Bookmark   December 26, 2009 at 12:45PM
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I have not been on the receiving end of charity much. After each of my two cancer surgeries, the ladies at church prepared a meal and brought it to my house. That is about it.

I grew up relatively poor, not having all these opportunities that I see kids enjoying these days. I paid my own way through college, even though my grades would have earned me a scholarship, because my parents got behind in their business taxes. No financial aid unless my parents were paying taxes. I starved my way through college, but after nine years of part-time classes, I emerged triumphant, with a bachelor's degree. It was not the degree I would have chosen if I could have concentrated on my studies the whole time, but I did recieve an education that most people in the world can only imagine.

So that just gives you a general idea of my background.

I'd like to learn more about charity recipients and what they say about being helped. But those people are not likely to have a computer, or time to type on a forum like this.

I may become the recipient of more charity, because my husband has lost his job due to downsizing, and we have no income any longer, but still have all the same bills, including the mortgage. Our pastor has asked if we need any help yet, and so far, we had enough money in the bank to pay this month's bills. But next month will be a different story. I figured we'd only have enough to last out the end of the year.

So when does a person go from recognizing and appreciating help to feeling perhaps ... ashamed, I guess? When is the offer of help an unwelcome reminder of the helplessness the person feels? The real shame is that so many talented, motivated people are losing their jobs due to someone else's greed and stupidity.

    Bookmark   December 26, 2009 at 7:53PM
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Oh, I give to thrift stores attached to various causes (Lupus, vets, Salvation Army, and Goodwill, among others) all the time. What I mean is donations of new things. No more Toys for Tots or Angel Tree for me. New stuff only goes to shelters and to Operation Christmas Child. We'd give to someone we knew personally--for example, after Katrina, I sent a friend of mine some money to buy basic necessities when her house got destroyed.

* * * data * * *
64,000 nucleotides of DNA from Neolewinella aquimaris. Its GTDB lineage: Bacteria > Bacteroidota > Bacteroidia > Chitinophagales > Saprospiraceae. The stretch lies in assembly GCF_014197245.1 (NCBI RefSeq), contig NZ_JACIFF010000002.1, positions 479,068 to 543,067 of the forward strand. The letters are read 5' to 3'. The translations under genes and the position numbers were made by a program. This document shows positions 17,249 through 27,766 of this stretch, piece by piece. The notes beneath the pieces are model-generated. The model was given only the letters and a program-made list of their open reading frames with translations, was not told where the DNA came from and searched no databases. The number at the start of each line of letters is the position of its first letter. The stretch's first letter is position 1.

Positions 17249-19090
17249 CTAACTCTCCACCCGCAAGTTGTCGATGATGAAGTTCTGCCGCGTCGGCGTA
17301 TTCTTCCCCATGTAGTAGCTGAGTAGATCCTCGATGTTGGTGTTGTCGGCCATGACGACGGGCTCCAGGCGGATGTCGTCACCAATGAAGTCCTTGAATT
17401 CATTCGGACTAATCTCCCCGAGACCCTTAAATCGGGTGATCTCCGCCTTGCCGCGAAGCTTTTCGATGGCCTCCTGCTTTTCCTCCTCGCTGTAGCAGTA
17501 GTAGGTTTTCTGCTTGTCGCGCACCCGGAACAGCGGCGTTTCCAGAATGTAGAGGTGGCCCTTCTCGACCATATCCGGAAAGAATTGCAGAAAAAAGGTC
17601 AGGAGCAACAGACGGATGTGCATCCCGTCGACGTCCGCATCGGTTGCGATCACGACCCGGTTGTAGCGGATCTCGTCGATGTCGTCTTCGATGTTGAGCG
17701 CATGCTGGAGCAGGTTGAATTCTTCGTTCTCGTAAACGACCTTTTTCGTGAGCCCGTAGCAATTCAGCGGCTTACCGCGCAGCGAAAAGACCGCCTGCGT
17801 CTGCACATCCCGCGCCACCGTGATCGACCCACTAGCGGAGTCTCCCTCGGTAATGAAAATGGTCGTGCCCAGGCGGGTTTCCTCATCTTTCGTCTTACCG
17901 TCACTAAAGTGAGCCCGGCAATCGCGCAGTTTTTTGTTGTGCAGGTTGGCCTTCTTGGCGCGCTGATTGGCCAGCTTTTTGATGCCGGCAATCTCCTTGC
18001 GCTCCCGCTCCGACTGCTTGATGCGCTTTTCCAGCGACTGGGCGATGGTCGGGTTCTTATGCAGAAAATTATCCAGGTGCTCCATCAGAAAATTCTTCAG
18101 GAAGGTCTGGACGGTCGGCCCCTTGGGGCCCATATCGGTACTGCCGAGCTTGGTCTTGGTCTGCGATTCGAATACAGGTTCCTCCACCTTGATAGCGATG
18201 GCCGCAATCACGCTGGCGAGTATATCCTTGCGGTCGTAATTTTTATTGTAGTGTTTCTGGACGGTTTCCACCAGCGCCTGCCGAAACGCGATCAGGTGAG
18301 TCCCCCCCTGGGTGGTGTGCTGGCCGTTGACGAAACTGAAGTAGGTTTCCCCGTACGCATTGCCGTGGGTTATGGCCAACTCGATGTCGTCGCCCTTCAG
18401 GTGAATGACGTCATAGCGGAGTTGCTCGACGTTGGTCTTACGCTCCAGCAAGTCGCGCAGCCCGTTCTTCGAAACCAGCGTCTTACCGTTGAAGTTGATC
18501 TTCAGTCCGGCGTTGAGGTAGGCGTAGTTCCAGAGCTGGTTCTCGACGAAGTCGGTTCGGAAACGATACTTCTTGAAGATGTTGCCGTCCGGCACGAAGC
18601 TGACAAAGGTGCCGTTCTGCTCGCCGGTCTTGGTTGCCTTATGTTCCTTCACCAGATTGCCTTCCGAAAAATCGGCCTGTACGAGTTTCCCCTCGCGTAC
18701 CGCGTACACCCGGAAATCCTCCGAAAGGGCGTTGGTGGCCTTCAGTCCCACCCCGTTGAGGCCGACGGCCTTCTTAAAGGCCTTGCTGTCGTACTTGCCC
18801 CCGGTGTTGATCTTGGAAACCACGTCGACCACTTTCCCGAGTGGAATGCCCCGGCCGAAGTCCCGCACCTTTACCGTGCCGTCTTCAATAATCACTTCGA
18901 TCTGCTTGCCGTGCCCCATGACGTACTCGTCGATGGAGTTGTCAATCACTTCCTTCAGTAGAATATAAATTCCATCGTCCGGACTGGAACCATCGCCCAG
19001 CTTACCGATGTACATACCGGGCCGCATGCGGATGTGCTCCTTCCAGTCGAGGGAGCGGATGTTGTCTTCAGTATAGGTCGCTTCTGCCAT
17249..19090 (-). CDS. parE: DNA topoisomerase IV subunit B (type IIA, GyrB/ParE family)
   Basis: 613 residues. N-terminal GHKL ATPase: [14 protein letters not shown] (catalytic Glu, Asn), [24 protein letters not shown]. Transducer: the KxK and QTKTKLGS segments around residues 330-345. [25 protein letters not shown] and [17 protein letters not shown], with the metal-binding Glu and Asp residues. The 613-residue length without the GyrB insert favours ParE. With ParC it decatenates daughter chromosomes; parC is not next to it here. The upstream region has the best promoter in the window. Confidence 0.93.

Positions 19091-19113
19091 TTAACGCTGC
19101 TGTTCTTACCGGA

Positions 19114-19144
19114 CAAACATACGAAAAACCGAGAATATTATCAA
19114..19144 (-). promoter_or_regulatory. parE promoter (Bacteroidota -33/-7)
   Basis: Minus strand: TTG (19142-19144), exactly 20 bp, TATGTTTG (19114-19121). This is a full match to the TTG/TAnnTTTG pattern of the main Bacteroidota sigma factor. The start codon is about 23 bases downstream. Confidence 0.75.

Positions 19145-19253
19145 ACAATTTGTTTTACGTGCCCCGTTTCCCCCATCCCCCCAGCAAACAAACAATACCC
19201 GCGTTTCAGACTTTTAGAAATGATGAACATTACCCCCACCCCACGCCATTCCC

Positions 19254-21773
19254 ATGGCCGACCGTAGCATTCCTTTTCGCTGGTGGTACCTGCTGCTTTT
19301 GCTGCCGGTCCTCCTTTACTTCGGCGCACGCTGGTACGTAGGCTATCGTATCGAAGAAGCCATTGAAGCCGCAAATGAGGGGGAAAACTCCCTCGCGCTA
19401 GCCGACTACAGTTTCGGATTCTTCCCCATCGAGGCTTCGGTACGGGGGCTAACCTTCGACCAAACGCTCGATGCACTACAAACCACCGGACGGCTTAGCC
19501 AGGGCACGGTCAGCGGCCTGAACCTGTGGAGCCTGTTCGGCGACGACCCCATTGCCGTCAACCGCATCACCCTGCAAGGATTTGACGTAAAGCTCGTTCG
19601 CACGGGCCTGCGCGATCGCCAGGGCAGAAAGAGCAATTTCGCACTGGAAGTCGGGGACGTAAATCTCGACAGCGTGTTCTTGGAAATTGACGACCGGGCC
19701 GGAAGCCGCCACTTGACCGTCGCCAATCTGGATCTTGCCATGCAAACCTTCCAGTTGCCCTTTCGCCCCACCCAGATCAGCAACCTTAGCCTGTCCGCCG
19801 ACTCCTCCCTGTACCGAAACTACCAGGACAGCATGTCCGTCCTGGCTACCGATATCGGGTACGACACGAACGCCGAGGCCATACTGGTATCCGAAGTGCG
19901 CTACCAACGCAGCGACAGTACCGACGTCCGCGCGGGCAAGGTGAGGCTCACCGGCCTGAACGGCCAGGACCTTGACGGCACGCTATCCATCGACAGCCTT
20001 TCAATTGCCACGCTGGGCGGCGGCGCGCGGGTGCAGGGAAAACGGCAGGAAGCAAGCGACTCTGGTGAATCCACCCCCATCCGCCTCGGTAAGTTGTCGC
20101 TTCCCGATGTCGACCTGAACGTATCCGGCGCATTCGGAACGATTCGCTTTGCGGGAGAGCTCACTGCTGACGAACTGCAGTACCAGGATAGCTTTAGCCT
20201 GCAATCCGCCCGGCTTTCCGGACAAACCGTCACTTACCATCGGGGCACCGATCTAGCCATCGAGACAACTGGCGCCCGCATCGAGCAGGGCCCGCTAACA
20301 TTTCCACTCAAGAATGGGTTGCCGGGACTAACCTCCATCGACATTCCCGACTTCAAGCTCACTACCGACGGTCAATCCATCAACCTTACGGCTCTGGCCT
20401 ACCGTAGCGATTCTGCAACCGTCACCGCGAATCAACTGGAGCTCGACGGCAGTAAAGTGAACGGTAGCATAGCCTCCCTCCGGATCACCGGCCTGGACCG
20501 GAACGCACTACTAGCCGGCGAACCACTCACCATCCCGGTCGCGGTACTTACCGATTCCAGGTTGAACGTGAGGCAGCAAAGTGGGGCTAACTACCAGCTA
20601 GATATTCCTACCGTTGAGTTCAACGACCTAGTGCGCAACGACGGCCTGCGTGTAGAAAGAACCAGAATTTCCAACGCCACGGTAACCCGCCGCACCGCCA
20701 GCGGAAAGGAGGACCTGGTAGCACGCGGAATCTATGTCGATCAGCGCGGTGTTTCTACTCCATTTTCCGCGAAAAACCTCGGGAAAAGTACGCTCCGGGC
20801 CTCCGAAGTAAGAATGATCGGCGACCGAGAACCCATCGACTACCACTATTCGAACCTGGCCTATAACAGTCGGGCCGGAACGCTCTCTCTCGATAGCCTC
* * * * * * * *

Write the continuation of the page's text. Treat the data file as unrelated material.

Bookmark   December 27, 2009 at 4:53AM
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I've felt the way that many of you feel. We've been managing our donations also. We don't like to subsidize greed, entitlement, or laziness.

Dh went to pick up an Angel Tree request a few years back and he couldn't find one that was acceptable. The requests from those kids weren't things like coats, clothes, or board games. They were all electronic toys and brand name items that were way more expensive than what we buy our kids. When we donate, we donate at the level or quality of what we would buy for our children. We decided those kids must not have enough need if they didn't need clothes or some other basic item.

Dh and I want to teach our child kindness and generosity so we've been focusing more on helping others around us in our daily lives. We've started donating more to the local schools our kids attend. The school is always in need of educational equipment and materials. Dh's employer will match monetary contributions up to a certain amount. The school gets double bang for the buck and we get to designate specifically where we want the money spent. It helps more people. We also like to give the teachers money for supplies too. They spend a lot out of their pockets that we never know about.

I don't know if this is considered a true 'charity', but we've donated a few times to the organizations sending items overseas for our soldiers. These men and women are putting their lives on the line for us and it's a small way to make their day brighter or easier. They like toys too. :) It's okay to send bouncy balls, card games and other tiny, but fun surprises. People who have been in the military tell us it's wonderful to get a surprise that smells like home.

I've put usable household goods on the curb with a free sign for the neighbors to have. It saves me a trip to the thrift store, but it also helps others around me. I've put out beds, shelves, picnic tables, chairs, etc. Several people told me they were 'extra' things they wanted or needed, but were hesitant to buy because of cost.

My other favorite donation place is the food bank. I see it as a way to help the people who are willing to work, but may have lost their jobs or just aren't able to make enough money in their jobs to make ends meet. These people may not qualify for food stamps or other welfare because they have assets like a house or income. Again, I like to donate through the school because some of those donations go to feed my children's classmates. I know the Christmas before last, there was a family in my child's school where the family had lost their job and the school sent them a form to ask what they needed. Their only request was food.